German

Dicht bei Hamburg liegt ein Lager,
hinter Stacheldraht verbannt.
║: Dreimal tausend deutsche Männer,
Konzentrationäre sie genannt. :║

Unser Banner ist der Spaten,
„Teure Heimat“ Feldgeschrei.
║: Keine Träne, stets den Kopf hoch,
Konzentrationär, auch du wirst frei!:║

Worte froh hat uns geschmiedet,
zäher Wille ist erwacht,
║: denn die Jahre, die vergangen,
haben hart und eisern uns gemacht. :║

Früh am Morgen geht’s zur Arbeit,
ob nach Klinker oder Elb‘
║: Dreck, Morast und Schlamm und Kohldampf
– doch das Lied bleibt Tag für Tag dasselb‘. :║

Hört ihr nicht den Ruf der Heimat
beim Appell die Namen schrei’n?
║: Leuchtend kommt auch euch die Freiheit,
Mütter, eure Söhne kehren heim! :║

Concentration Camp Neuengamme, 1942
Lyrics: Alf Dortmann

English

Right near Hamburg there lies a camp,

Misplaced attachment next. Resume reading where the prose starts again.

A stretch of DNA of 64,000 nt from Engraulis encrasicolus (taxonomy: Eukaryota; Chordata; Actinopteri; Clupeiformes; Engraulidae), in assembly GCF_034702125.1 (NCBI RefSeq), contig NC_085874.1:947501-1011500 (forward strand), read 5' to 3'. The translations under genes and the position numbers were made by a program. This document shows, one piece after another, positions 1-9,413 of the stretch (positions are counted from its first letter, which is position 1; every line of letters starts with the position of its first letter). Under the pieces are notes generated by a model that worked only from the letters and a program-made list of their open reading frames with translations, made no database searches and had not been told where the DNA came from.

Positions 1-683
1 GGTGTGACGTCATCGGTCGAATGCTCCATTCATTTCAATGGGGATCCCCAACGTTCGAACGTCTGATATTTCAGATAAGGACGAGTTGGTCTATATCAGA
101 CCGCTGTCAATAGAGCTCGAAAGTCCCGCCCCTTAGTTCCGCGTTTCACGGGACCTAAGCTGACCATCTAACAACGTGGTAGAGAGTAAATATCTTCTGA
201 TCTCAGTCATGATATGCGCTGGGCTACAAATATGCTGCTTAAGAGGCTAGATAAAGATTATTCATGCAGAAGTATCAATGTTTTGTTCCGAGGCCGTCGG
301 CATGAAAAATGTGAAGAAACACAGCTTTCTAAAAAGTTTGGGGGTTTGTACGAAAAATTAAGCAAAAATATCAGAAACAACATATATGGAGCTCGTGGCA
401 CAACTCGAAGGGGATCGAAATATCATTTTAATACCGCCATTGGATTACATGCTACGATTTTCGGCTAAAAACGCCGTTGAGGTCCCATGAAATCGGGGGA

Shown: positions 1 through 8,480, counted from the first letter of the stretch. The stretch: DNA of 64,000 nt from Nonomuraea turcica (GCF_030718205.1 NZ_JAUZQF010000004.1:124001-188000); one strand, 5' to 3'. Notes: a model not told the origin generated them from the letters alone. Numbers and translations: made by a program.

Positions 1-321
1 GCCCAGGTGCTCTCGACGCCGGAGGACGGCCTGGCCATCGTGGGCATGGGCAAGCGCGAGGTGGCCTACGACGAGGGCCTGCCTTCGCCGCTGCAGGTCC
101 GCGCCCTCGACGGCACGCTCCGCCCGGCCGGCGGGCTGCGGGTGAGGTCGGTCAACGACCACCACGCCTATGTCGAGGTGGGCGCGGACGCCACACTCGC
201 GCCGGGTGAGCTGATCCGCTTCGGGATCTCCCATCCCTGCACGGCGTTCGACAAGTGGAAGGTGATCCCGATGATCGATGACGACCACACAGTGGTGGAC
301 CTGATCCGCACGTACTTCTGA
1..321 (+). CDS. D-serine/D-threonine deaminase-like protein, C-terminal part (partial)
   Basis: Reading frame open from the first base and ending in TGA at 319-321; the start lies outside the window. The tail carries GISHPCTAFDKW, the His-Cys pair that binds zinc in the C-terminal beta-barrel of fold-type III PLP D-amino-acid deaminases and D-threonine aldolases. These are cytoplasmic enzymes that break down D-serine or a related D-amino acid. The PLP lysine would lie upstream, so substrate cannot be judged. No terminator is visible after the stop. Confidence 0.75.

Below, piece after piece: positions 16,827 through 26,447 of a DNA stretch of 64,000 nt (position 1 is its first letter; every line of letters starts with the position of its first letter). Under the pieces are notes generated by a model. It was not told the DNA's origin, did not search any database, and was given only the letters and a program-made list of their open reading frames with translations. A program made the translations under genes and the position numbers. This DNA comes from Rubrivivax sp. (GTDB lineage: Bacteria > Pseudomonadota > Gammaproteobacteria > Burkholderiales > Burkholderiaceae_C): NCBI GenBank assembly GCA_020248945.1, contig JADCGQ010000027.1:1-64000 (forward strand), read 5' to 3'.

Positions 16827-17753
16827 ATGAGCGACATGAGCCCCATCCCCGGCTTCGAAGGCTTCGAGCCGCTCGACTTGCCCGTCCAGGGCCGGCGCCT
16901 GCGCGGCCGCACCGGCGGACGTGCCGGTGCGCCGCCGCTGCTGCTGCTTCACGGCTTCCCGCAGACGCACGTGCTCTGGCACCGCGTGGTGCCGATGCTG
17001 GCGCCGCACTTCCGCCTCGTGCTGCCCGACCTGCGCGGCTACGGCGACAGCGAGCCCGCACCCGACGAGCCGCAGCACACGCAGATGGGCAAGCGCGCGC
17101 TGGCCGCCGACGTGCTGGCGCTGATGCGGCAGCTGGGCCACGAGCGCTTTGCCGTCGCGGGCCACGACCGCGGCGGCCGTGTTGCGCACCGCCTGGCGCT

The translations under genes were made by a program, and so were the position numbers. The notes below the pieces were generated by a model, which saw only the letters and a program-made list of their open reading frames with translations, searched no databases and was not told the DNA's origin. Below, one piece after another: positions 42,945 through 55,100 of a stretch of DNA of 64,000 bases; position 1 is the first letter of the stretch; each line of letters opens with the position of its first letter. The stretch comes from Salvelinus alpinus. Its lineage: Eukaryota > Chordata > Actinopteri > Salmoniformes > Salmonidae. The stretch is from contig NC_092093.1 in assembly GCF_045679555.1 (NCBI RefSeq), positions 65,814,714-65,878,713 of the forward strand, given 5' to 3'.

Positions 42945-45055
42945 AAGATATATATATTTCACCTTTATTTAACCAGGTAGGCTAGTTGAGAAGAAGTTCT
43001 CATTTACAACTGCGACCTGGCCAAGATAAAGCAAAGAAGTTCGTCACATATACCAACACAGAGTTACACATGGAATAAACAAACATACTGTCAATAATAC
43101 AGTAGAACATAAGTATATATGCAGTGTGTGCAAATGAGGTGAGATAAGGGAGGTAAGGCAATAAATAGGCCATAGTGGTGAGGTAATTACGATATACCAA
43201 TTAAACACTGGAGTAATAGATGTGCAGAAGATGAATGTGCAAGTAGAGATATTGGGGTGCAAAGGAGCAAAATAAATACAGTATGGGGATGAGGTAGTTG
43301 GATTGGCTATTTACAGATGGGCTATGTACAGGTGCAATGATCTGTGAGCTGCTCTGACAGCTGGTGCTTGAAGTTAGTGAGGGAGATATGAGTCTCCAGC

Banished behind barbed wire.
Three times a thousand German men,
They are called Concentrationaires.

Our banner is the spade,
“Dear Homeland” our war cry.
No tears, and always head up,
Concentrationaire, even you will be free!

Cheerful words have forged us,
a tenacious will is awoken,
Because the years that have passed,
have made us hard as steel.

Early in the morning it is off to work,
Whether to Klinker or the Elbe
Filth, morass and slime and hunger.
But day after day the song remains the same.

Do you not hear the call of the homeland
screaming the names at roll call?
Blazingly comes freedom to you as well,
Mothers, your sons are returning home.

Concentration Camp Neuengamme, 1942

The anthem of Neuengamme owes its creation to a song competition that had over 30 entries.  This competition took place in spring 1942 under the supervision of the most senior camp prisoner and with the knowledge of the camp leadership.  The song 'Konzentrationäre' (Of Concentration Camps) was chosen.  It is also known as the 'Neuengammer Lagerlied' (Neuengamme Camp Song), with slight variations from the original.  These changes can be traced in part to the distortion that would have been caused through the song’s transmission amongst prisoners.  Yet this also proves the active use of the song in the camp’s everyday life, as well as its popularity.